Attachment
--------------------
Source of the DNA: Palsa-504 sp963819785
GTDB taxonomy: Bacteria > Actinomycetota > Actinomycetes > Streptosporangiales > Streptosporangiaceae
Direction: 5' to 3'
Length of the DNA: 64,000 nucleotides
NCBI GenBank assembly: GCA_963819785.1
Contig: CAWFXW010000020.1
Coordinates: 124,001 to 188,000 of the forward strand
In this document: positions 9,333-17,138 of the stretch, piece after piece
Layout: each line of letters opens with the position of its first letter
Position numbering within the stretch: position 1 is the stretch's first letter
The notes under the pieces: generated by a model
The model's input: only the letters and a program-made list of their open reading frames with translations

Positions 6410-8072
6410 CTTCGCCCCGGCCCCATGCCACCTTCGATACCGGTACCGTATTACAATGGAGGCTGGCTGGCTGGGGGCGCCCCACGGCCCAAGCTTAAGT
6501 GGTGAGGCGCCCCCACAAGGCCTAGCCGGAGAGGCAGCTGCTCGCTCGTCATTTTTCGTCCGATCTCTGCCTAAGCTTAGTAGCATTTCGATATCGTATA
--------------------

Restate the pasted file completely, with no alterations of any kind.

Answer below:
Source of the DNA: Palsa-504 sp963819785
GTDB taxonomy: Bacteria > Actinomycetota > Actinomycetes > Streptosporangiales > Streptosporangiaceae
Direction: 5' to 3'
Length of the DNA: 64,000 nucleotides
NCBI GenBank assembly: GCA_963819785.1
Contig: CAWFXW010000020.1
Coordinates: 124,001 to 188,000 of the forward strand
In this document: positions 9,333-17,138 of the stretch, piece after piece
Layout: each line of letters opens with the position of its first letter
Position numbering within the stretch: position 1 is the stretch's first letter
The notes under the pieces: generated by a model
The model's input: only the letters and a program-made list of their open reading frames with translations

Positions 6410-8072
6410 CTTCGCCCCGGCCCCATGCCACCTTCGATACCGGTACCGTATTACAATGGAGGCTGGCTGGCTGGGGGCGCCCCACGGCCCAAGCTTAAGT
6501 GGTGAGGCGCCCCCACAAGGCCTAGCCGGAGAGGCAGCTGCTCGCTCGTCATTTTTCGTCCGATCTCTGCCTAAGCTTAGTAGCATTTCGATATCGTATA